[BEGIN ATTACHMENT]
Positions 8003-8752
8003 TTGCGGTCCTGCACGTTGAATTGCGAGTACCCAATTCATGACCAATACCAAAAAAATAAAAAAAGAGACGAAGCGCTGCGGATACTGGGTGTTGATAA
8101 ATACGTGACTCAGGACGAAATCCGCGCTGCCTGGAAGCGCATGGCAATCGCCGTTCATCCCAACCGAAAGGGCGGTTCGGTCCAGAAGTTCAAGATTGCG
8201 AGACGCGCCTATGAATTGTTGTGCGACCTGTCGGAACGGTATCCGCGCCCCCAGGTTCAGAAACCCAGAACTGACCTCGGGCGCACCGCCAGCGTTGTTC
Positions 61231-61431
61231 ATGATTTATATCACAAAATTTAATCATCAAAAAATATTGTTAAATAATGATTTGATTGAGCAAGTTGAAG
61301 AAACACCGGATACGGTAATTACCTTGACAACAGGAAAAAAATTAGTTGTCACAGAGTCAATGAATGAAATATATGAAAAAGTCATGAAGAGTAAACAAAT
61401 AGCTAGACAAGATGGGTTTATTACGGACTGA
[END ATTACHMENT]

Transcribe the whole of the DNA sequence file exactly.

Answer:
Positions 8003-8752
8003 TTGCGGTCCTGCACGTTGAATTGCGAGTACCCAATTCATGACCAATACCAAAAAAATAAAAAAAGAGACGAAGCGCTGCGGATACTGGGTGTTGATAA
8101 ATACGTGACTCAGGACGAAATCCGCGCTGCCTGGAAGCGCATGGCAATCGCCGTTCATCCCAACCGAAAGGGCGGTTCGGTCCAGAAGTTCAAGATTGCG
8201 AGACGCGCCTATGAATTGTTGTGCGACCTGTCGGAACGGTATCCGCGCCCCCAGGTTCAGAAACCCAGAACTGACCTCGGGCGCACCGCCAGCGTTGTTC
Positions 61231-61431
61231 ATGATTTATATCACAAAATTTAATCATCAAAAAATATTGTTAAATAATGATTTGATTGAGCAAGTTGAAG
61301 AAACACCGGATACGGTAATTACCTTGACAACAGGAAAAAAATTAGTTGTCACAGAGTCAATGAATGAAATATATGAAAAAGTCATGAAGAGTAAACAAAT
61401 AGCTAGACAAGATGGGTTTATTACGGACTGA